The Didiman and Agricultural Policy: Creating Social Change in Papua New Guinea, 1945-1975
Godbold, Kim E. (2005) The Didiman and Agricultural Policy: Creating Social Change in Papua New Guinea, 1945-1975. In Social Change in the 21st Century, 28 October 2005, QUT Carseldine.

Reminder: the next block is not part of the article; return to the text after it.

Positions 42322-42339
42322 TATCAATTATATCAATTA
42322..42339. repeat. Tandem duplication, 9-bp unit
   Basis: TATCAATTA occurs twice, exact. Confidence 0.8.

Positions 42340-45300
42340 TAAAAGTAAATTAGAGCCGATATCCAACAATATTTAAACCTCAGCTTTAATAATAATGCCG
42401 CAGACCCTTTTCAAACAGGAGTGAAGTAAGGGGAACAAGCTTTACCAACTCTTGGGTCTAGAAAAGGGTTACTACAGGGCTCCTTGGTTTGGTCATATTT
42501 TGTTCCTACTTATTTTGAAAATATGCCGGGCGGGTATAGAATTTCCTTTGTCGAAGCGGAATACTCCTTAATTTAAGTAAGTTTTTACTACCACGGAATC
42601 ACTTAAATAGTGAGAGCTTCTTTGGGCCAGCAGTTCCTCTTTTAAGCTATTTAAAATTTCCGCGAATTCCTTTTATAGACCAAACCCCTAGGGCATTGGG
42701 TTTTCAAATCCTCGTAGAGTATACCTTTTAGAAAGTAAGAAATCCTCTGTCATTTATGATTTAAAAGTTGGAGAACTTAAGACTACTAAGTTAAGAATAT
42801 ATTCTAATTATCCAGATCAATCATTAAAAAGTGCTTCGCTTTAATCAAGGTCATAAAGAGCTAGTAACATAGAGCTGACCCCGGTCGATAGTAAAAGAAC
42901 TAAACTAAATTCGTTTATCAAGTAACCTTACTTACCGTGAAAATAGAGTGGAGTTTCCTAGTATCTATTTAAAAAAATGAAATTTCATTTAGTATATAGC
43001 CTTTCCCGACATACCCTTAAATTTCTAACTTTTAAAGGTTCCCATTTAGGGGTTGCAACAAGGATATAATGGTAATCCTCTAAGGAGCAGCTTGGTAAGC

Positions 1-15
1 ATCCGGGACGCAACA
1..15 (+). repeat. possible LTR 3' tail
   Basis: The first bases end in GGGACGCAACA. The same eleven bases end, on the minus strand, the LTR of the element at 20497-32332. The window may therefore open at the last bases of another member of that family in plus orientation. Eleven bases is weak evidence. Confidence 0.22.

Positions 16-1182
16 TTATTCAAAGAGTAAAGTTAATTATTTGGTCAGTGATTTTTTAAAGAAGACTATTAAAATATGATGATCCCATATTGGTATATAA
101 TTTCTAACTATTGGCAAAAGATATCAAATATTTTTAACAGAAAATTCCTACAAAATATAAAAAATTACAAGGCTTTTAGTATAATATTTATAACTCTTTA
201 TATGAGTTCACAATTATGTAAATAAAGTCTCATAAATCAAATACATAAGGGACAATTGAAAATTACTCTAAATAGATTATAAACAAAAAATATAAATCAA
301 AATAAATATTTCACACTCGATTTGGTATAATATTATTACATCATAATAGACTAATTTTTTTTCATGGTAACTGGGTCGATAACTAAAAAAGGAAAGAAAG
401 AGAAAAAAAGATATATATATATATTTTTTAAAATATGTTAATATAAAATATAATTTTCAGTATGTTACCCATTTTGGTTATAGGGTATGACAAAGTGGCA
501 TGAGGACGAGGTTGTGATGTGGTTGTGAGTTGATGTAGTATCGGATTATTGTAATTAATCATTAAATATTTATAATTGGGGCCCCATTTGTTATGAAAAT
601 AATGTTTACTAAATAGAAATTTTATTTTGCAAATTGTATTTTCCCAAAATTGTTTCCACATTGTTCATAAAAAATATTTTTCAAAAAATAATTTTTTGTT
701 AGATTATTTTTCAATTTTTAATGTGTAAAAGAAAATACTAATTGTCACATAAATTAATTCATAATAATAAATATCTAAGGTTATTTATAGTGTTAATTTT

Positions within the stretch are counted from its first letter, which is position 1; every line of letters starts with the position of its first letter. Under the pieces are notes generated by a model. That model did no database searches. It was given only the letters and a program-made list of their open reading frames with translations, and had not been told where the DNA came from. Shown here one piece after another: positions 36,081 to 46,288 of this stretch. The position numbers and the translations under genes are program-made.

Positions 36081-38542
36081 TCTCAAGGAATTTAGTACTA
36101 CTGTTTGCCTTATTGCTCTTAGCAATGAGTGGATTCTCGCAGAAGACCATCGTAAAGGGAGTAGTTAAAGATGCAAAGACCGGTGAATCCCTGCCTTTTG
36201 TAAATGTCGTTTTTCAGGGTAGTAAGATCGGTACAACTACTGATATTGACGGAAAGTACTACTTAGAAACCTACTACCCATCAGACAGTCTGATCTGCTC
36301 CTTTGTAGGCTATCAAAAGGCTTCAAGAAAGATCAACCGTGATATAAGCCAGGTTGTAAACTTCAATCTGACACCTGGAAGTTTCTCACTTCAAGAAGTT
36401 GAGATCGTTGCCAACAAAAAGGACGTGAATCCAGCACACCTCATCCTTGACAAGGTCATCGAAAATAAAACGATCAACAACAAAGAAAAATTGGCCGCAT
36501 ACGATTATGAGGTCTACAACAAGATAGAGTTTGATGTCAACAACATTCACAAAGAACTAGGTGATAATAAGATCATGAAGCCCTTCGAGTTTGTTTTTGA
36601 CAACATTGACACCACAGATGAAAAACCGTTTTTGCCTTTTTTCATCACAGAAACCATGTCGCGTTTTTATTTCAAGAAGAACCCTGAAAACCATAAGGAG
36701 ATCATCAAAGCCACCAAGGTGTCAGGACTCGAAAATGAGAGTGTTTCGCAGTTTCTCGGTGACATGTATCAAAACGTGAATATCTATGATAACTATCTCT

Prior to World War II, under Australian Administration, the economic development of the Territory of Papua and New Guinea was based on commercial agriculture centered on the institution of the plantation. Little was initiated in commercial or subsistence agriculture development for the Indigenous people. This changed after World War II to a rationale based not only on the promotion and advancement of primary industry but also came to include the indigenous farmers. The traditional farming method used was one based on shifting agriculture, trading networks and marine resources. To develop agriculture within a colony it was thought that a modification, or in some cases the complete changing of existing Indigenous farming systems, was necessary to improve the material welfare of the farming population and for the future national interest of the Papua New Guinea sovereign state. To achieve the modification in indigenous farming systems the Australian Government adopted and utilized a programme based on Agricultural Extension (AE). The aims of AE were based on the premise that it would raise the level of subsistence agriculture and at the same time, by introducing suitable cash crops, enable the indigenous farmers to gain a monetary income. The agricultural extension officers who carried out this work were known by the Indigenes as the Didiman (von Fleckenstein, 1980, p. 74). This paper will analyse the aims and methods associated with agricultural extension in the Territory of Papua and New Guinea, and argue that the Didiman were more than agricultural educators, and were in planning and practice, active agents of social change.
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